Whisky Review: Glenglassaugh Evolution Single Malt Scotch

The history of the Glenglassaugh distillery in Portsoy, Scotland, is as rocky as the terrain that surrounds it. Opened in 1875, the small distillery located on the Moray Firth Coast in the northeast of Scotland did its thing for decades. Then the eighties happened (the world collectively sighs and shakes its head). In addition to questionable fashion, brutal politics, and a lot of mediocre music (easy! easy! Just an opinion!), the 1980’s also marked a very rough time for the Scotch whisky trade. Glenglassaugh in particular felt the brunt of that commodity recession, and closing it’s doors in 1986 became one of the industry’s “lost distilleries.”

But, as things often do, the tides have changed. Now whiskies from those lost distilleries can sell for thousands. And Glenlassaugh, purchased by the Scaent Group in 2008, has experienced their own phoenix-esque rebirth. In addition to putting back on market some of their older stores, the distillery has been busy crafting new spirits. Well aware of the power of a good narrative, they named first new release after reopening “Revival.” And, in 2013, riding that narrative wave, they debuted Evolution, which is what has brought us all here today.

Evolution, matured in “first fill ex-George Dickel” Tennessee oak barrels, was released as a one-time offering of only 6,000 bottles. We’ve had pretty good experience with George Dickel products before, so hopes are high for this one. And, with my sample bottled at a staggering cask strength of 57.2% abv, at least I know it’ll give me a hefty buzz for my buck if nothing else.

In the pre-1986 past Glenglassaugh whiskies were often used as blends for bigger brands like Cutty Sark and The Famous Grouse – and while they have a couple of older barreled release available for sale, Evolution marks the second of three “new era” offerings from the company. With that in mind, let’s take a taste and see whether any of that nuanced century-plus history has made its way into this Glenglassaugh’s newest evolution.

Glenglassaugh Evolution

image via Zack Braunstein/The Whiskey Wash

Tasting Notes: Glenglassaugh Distillery Evolution Single Malt Scotch

Vital Stats: The Glenglassaugh Evolution Single Malt is sold in a 750 ml bottle, distilled, matured, and bottled in Potsoy, Scotland. The cask strength comes in at a heavy 114.4 proof, and is sold at cask strength. The whisky has no age statement, but considering the distillery reopened in 2008, and this was released in 2013, you’ve got a pretty defined window there. It retails for between $55-$65.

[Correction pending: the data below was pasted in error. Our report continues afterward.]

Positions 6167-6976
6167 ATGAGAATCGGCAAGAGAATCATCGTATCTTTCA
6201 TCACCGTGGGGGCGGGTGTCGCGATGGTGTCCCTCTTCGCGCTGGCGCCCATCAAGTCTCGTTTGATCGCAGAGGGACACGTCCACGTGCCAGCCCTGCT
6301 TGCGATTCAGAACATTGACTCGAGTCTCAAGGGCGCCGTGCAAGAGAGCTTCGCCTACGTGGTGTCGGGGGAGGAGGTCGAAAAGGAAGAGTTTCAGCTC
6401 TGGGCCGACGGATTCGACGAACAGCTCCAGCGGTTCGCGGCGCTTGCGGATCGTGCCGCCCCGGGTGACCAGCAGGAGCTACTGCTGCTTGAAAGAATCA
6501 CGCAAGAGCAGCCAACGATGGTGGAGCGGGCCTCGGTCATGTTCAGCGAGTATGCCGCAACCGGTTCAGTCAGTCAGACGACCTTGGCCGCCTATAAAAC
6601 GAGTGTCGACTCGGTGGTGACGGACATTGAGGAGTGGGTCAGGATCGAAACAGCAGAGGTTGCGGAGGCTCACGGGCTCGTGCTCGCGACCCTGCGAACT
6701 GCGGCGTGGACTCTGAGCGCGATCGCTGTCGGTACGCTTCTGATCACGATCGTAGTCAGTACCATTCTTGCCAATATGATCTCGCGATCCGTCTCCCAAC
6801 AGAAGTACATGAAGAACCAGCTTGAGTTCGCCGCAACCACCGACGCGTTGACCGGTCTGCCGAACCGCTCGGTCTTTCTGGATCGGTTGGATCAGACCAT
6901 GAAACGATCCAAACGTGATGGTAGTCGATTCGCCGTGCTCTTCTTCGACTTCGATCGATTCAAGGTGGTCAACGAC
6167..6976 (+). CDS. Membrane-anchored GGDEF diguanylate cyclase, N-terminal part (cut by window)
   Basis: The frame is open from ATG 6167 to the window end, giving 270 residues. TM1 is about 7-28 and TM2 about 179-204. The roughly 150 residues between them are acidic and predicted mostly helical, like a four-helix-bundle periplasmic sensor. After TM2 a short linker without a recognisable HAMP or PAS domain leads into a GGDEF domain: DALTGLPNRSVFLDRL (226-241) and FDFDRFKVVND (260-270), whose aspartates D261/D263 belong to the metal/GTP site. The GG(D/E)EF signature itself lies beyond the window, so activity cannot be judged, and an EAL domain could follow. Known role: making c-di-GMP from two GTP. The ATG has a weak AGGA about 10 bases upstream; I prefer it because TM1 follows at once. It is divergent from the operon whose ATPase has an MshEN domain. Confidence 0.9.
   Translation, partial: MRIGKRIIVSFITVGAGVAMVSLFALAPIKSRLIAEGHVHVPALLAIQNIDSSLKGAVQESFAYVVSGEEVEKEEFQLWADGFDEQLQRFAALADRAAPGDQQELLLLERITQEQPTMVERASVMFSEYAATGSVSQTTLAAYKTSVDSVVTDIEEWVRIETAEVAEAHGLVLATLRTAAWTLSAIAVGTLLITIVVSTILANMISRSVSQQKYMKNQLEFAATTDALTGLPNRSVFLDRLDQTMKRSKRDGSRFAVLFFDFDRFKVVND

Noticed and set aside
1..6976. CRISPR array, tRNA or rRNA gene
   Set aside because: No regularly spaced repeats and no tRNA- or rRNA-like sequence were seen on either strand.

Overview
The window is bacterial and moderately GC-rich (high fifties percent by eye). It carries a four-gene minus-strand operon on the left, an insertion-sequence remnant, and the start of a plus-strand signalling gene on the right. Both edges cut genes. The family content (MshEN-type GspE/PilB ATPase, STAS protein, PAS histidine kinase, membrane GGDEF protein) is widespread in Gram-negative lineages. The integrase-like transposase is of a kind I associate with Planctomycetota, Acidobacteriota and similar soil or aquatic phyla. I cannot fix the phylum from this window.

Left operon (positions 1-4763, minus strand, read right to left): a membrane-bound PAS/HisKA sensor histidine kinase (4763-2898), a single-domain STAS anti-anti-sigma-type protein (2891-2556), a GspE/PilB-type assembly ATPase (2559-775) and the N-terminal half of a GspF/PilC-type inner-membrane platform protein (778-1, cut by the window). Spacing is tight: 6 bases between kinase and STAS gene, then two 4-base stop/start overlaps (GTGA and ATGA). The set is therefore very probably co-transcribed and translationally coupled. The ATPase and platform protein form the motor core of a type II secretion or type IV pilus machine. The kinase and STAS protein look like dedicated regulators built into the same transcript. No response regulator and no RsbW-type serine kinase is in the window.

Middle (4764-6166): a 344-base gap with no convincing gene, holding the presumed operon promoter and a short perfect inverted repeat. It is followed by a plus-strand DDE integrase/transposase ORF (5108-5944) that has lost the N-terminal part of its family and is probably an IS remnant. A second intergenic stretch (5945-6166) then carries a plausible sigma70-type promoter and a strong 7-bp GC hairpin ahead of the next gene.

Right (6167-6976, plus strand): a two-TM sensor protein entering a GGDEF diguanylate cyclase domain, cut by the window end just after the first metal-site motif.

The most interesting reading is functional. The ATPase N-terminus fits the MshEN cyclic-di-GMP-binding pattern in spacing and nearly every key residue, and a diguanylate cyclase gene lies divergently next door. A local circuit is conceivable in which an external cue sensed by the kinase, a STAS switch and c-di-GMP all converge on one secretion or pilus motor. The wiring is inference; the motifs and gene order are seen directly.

Appearance: Priding itself as bottled “at natural strength, natural colour and without the use of chill filtration,” the Glenglassaugh Evolution is a pale – almost watery – honeysuckle in the glass. It has slow, medium-width legs.

Nose: The first whiff leaves no doubt that this is a high-alcohol spirit. After the sharpness passes, there’s a sweet nose with a hint of yellow raisins, cantaloupe, and milk chocolate. But man, those fumes will get you.

Palate: The palate starts off sharp – you can taste that 57.2% abv – and sweet, running down from the tip of the tongue before settling in the back of the mouth. There are definitely some oak notes, with hints of coffee, cherry cough syrup, and honey. It finishes with a burst of sweetness tampering out to a mild, slightly bitter aftertaste.

The Takeaway

Everyone loves a good comeback story, especially one that involves surviving the 80's (sorry, sorry!). Unfortunately, I can't say that Glenglassaugh has nailed the Hollywood finish here that I had hoped for them. After years in the background, even if it was under different management, one might hope that with this new offering they would return triumphant to the playing field. I'm just not seeing that with this offering.

Certainly, with age things might be different. Some water helps with that alcohol bite and bitterness, but for this review it's about how the whisky stands alone. For the price, you could certainly do worse, but for the return of a Lost Distillery, I must admit, I wanted something more.

3.5
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Zack Braunstein